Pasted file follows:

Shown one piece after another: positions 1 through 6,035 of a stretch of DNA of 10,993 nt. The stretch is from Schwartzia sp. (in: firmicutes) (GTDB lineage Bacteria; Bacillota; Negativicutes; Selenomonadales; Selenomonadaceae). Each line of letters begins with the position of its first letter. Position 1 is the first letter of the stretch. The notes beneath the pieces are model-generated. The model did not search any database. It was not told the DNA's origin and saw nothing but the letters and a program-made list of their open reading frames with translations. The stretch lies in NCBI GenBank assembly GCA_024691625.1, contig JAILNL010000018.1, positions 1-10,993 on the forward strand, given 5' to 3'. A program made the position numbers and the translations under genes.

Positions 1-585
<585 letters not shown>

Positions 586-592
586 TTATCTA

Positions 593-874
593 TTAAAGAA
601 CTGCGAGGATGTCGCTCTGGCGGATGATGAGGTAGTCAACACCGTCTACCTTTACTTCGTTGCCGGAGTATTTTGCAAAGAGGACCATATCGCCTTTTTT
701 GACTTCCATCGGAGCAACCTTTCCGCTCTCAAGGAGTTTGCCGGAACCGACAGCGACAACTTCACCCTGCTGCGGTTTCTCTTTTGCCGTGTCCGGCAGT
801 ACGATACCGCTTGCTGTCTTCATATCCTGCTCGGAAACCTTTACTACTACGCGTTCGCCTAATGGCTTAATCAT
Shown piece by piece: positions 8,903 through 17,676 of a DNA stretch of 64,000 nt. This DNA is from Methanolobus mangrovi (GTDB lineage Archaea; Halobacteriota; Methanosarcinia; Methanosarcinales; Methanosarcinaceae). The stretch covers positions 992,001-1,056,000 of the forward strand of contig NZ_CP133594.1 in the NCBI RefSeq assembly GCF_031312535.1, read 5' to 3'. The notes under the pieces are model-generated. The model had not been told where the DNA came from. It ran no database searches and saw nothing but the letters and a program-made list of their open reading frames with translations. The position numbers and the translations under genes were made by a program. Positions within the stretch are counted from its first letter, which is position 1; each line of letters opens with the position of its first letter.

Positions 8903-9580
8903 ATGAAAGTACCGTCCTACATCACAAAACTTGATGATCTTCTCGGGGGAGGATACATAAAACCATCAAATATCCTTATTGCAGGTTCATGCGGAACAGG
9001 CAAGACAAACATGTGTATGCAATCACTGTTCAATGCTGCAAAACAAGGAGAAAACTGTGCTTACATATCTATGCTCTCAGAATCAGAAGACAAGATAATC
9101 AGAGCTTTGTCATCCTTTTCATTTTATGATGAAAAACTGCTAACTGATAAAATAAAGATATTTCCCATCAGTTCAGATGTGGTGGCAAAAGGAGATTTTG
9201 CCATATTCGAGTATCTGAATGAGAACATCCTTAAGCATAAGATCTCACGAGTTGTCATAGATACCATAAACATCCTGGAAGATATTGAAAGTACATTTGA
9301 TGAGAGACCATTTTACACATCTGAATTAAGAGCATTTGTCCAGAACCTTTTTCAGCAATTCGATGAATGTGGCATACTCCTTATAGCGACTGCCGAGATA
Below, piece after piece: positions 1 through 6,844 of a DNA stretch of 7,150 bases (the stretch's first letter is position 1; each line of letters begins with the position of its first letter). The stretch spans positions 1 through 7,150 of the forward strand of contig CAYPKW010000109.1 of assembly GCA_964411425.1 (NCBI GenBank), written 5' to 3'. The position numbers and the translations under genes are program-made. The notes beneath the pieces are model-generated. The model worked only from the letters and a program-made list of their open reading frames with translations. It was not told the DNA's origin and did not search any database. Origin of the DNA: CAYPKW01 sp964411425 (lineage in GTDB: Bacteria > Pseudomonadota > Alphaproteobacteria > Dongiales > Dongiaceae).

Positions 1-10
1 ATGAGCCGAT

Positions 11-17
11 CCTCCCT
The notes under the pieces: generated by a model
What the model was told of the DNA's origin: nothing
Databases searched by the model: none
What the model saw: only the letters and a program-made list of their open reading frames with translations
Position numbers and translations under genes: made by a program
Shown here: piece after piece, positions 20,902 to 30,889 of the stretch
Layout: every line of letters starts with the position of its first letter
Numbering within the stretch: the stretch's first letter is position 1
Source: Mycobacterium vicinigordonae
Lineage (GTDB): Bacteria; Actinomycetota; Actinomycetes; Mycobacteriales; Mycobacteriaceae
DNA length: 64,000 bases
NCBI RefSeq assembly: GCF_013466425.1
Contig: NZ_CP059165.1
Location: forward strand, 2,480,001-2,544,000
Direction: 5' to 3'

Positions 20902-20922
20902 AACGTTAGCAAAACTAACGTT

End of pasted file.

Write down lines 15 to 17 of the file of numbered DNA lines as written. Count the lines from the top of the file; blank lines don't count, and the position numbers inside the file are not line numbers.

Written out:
9101 AGAGCTTTGTCATCCTTTTCATTTTATGATGAAAAACTGCTAACTGATAAAATAAAGATATTTCCCATCAGTTCAGATGTGGTGGCAAAAGGAGATTTTG
9201 CCATATTCGAGTATCTGAATGAGAACATCCTTAAGCATAAGATCTCACGAGTTGTCATAGATACCATAAACATCCTGGAAGATATTGAAAGTACATTTGA
9301 TGAGAGACCATTTTACACATCTGAATTAAGAGCATTTGTCCAGAACCTTTTTCAGCAATTCGATGAATGTGGCATACTCCTTATAGCGACTGCCGAGATA